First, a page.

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F1 Preview: 2016 United States Grand Prix

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Formula 1 makes its annual trip to the Circuit of The Americas in Austin, Texas this weekend for the United States Grand Prix.

Following last year’s torrential downpours and the threat of a cut in state funding, this race is one that, at a time, looked unlikely to happen.

Despite being one of the best-loved and best-attended new tracks in F1, COTA was listed as being ‘subject to agreement’ on the provisional 2016 calendar.

However, a herculean effort from the track officials ensured that F1 is here to stay in the United States – which, at a time when American interests in the sport are piquing, is essential.

On-track, the championship battle is slowly nearing its conclusion. Nico Rosberg’s ninth victory of the year in Japan two weeks ago saw his points lead extend to 33, meaning second-place finishes in the four remaining races will be enough to clinch him a maiden world title.

A lot has changed for Rosberg’s Mercedes teammate and title rival, Lewis Hamilton, in the 12 months since the last race in Austin. It was at COTA in 2015 where the Briton clinched a third world title, wrapping the championship up with three races to spare.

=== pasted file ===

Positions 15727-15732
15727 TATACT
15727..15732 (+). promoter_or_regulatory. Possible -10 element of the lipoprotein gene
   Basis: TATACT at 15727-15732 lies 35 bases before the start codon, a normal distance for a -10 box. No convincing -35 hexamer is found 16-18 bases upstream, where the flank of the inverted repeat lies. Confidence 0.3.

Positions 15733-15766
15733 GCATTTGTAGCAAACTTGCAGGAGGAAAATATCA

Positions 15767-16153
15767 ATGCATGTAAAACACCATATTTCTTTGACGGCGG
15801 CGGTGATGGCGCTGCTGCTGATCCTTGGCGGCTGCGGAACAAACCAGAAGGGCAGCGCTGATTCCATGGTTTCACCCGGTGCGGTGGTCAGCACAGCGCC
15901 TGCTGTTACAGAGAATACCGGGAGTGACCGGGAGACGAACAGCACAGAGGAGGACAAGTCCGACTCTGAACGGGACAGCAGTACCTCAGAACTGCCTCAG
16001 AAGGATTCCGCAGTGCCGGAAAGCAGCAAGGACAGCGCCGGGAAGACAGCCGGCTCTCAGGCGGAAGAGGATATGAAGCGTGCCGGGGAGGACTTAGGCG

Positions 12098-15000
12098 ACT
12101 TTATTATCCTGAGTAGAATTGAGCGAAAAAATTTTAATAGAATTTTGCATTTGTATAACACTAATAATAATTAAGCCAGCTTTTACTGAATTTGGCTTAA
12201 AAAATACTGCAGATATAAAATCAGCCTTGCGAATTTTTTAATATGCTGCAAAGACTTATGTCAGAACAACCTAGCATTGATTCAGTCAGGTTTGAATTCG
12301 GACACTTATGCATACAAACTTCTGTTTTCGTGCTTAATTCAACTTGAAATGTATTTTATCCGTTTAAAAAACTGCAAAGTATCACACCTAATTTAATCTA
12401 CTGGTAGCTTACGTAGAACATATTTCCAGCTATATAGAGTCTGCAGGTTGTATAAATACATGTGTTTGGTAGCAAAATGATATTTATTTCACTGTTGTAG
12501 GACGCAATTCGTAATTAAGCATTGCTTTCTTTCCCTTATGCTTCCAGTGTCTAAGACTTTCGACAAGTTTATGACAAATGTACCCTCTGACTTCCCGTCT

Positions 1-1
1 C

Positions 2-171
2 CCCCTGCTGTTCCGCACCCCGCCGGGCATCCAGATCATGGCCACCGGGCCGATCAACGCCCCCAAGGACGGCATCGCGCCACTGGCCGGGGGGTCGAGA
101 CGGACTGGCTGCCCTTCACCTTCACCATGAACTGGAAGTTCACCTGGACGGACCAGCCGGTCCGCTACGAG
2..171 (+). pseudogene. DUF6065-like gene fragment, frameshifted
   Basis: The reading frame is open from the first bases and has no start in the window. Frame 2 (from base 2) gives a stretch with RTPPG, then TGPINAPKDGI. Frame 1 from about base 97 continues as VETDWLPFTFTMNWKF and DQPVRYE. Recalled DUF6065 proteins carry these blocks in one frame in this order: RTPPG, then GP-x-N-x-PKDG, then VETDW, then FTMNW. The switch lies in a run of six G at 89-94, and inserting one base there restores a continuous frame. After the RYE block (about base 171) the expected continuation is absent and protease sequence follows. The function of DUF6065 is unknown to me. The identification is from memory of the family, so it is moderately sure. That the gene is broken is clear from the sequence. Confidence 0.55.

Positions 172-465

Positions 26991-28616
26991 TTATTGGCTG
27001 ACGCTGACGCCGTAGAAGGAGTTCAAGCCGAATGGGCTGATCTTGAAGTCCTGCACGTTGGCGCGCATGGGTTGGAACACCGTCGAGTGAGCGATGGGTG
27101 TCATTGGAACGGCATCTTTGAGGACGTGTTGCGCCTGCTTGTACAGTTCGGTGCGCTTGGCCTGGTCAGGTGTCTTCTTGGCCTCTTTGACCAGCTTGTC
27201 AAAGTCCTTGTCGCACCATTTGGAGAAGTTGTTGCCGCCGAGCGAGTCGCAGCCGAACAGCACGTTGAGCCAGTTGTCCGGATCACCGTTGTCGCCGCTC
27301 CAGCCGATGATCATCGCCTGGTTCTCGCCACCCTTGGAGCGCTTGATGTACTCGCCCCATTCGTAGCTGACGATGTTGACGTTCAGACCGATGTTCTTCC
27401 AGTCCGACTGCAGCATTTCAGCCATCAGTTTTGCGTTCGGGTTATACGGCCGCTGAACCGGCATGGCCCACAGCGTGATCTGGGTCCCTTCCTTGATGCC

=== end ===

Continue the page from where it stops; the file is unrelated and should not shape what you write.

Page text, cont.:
This time around, the title is out of his hands – meaning all he can do is win and hope that Rosberg hits trouble or slips up. A three-time victor at COTA and four-timer in the US, Hamilton will want to match Michael Schumacher’s record of five wins at this grand prix on Sunday.

Here is our United States Grand Prix preview.

2016 United States Grand Prix – Talking Points

Tactics or tenacity? Rosberg must choose

With the championship now in his hands, Nico Rosberg must surely be thinking about getting tactical in the title fight against Lewis Hamilton. While no driver likes finishing second, Rosberg may want to focus on following Hamilton home instead of over-doing things in a vain attempt to catch his teammate, should such a situation arise.

That said, the last five races have proven that Rosberg is more than capable of beating Hamilton in a straight fight. Mistakes – and, admittedly, misfortune – have been rife on Hamilton’s side of the garage, blighting his fading title hopes.

If Rosberg can win at a track Hamilton has made his own over the years this weekend, it would surely be the knock-out blow in this title battle.

Whether it be tactics or tenacity, Rosberg needs to get his head down and start to think about just how he wants to finish the job.

In his adopted home, Hamilton must impress

Lewis Hamilton currently finds himself in unchartered territory. Never before has he faced such a daunting task to win the F1 title – excluding 2010 and 2012, when he was always an outside bet – making this weekend a particularly important one.

Hamilton has made the USA his adopted home over the past few years, enjoying a profile in America that is unmatched by anyone else on the F1 grid – case in point being an appearance on The Ellen DeGeneres Show just this week. As a result, victory at COTA is perhaps more meaningful than others are – it’s Hamilton’s chance to be ‘the man’ both on- and off-track in the USA.